Reviews

  • "McCulloch’s book is a good start in guiding readers to consider the wild language of the internet as a thing of wonder—a valuable feature, not a bug."

    Wall Street Journal
  • "Covers the backstory of how tildes became the punctuation mark for ~whimsy and sarcasm~...and when we started repeating certainnnnn lettersssssssss for emphasis"

    Buzzfeed
  • "In prose at once scholarly and user-friendly, McCulloch unpacks the evolution of language in the digital age, providing a comprehensive survey of everything from the secret language of emojis to the appeal of animal memes."

    Esquire
  • "McCulloch is such a disarming writer - lucid, friendly, unequivocally excited about her subject"

    New York Times
  • "Rather than obsessing about what the internet is doing to language, [Because Internet] largely focuses on what can be learned about language from the internet. . . . McCulloch's book is about the birth of a new medium."

    Economist
  • "An effervescent study of how the digital world is transfiguring English"

    The New Yorker
  • "A compelling narrative rich with examples from her own online activities, a healthy dose of humor, and plenty of cat memes… the breadth of topics covered—from conversation analysis to meme culture to the development of texting as we now know it—makes this book useful, engaging, and enjoyable."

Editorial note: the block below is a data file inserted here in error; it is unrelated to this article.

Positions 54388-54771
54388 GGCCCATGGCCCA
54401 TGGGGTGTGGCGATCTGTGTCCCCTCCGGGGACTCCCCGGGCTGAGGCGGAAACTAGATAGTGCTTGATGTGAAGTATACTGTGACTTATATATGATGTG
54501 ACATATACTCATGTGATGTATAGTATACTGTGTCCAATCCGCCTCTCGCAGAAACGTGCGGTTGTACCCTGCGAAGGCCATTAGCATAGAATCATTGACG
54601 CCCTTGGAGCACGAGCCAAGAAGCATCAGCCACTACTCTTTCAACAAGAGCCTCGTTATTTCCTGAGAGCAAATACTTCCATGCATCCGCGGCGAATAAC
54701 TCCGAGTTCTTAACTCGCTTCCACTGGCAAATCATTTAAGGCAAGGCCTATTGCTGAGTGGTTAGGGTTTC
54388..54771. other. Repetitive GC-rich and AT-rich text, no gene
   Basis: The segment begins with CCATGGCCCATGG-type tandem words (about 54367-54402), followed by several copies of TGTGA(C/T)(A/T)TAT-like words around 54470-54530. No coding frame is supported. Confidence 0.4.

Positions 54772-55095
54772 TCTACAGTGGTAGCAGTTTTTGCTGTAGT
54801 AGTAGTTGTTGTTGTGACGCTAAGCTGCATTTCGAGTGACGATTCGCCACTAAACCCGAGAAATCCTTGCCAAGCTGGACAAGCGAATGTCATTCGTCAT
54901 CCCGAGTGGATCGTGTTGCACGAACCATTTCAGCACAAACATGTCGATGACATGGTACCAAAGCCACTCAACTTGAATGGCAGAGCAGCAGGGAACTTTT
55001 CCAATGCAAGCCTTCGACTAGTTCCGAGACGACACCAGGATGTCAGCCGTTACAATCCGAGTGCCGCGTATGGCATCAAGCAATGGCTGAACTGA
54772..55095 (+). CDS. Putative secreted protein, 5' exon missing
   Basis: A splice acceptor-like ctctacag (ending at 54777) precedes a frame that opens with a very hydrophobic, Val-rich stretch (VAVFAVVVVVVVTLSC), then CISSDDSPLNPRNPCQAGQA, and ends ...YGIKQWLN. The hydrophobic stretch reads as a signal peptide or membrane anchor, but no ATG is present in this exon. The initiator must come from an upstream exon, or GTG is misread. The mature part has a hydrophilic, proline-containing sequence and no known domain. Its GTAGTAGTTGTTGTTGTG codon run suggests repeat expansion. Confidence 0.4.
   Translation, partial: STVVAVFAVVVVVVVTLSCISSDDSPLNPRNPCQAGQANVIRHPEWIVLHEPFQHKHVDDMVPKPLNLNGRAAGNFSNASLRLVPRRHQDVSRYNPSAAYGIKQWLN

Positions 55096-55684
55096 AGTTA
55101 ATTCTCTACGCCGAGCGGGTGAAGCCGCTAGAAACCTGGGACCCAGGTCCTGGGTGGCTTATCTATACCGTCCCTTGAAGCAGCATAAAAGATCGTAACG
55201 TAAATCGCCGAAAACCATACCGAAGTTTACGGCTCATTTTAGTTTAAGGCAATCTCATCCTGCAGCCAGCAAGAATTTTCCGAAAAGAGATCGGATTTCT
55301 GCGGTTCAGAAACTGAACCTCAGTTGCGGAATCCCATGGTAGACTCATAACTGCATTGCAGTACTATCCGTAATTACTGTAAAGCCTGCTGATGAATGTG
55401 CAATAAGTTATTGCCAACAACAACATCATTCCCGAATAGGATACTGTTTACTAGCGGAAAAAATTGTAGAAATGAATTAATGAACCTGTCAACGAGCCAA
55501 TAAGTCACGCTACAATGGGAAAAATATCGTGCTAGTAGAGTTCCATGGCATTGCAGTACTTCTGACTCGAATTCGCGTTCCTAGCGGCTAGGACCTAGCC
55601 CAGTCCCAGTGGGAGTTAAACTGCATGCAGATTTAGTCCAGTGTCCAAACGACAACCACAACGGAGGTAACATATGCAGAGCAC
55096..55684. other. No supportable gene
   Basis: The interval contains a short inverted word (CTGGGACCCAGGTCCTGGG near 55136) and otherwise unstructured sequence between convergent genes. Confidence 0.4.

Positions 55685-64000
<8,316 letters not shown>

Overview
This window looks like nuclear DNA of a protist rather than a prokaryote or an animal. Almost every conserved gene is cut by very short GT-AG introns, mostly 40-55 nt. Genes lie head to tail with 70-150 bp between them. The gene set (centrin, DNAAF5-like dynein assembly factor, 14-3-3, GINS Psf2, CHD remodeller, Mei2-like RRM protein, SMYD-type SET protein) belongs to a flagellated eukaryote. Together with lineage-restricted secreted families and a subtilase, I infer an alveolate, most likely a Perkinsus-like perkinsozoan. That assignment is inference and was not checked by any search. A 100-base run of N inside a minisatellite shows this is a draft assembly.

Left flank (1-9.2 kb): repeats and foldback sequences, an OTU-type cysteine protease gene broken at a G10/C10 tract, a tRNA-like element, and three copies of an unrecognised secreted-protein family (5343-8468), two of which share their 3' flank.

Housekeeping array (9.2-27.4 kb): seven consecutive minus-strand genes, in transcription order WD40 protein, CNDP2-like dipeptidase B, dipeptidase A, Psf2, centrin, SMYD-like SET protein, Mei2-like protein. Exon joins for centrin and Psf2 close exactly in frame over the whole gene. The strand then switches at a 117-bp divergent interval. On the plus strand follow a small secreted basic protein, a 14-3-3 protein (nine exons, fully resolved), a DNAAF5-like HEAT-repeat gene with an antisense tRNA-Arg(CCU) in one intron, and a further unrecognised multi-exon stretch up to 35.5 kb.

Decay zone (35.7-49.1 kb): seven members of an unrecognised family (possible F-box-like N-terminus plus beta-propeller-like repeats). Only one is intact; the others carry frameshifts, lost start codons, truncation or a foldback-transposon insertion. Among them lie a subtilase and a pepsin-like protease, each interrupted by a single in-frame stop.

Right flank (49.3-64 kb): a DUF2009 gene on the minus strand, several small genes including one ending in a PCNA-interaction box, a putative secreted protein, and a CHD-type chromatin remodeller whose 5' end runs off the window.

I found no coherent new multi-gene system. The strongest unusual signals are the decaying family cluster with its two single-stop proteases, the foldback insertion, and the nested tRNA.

Science
  • "Sometimes it seems like the internet is a seething brew of ugliness and misery. So it's nice to remember that, as well as the lawless drudgery, there are complex human systems that, intentional or not, create something totally new. Internet linguist (damn!) Gretchen McCulloch explores the ever-changing language of online."

    Elle, 30 Best Books to Read this Summer
  • "A well-researched retort to grumpy grammarians who think technology is turning kids into lazy, inarticulate drivelers."

    Time
  • "Because Internet is the most up-to-date and comprehensive guide to the way informal internet language has evolved and is evolving. Its historical perspective will illuminate every generation of internet users: oldies will get a clear picture of what young people are up to; younglings will discover the origins of their latest linguistic fashions. Gretchen McCulloch writes with great common sense, an eye for the apt illustration, an appealing sense of humour, and a real concern for explanation. She doesn't just describe language trends: she investigates why they've taken place, and it's her insightful interpretations that give this book its special appeal."

    David Crystal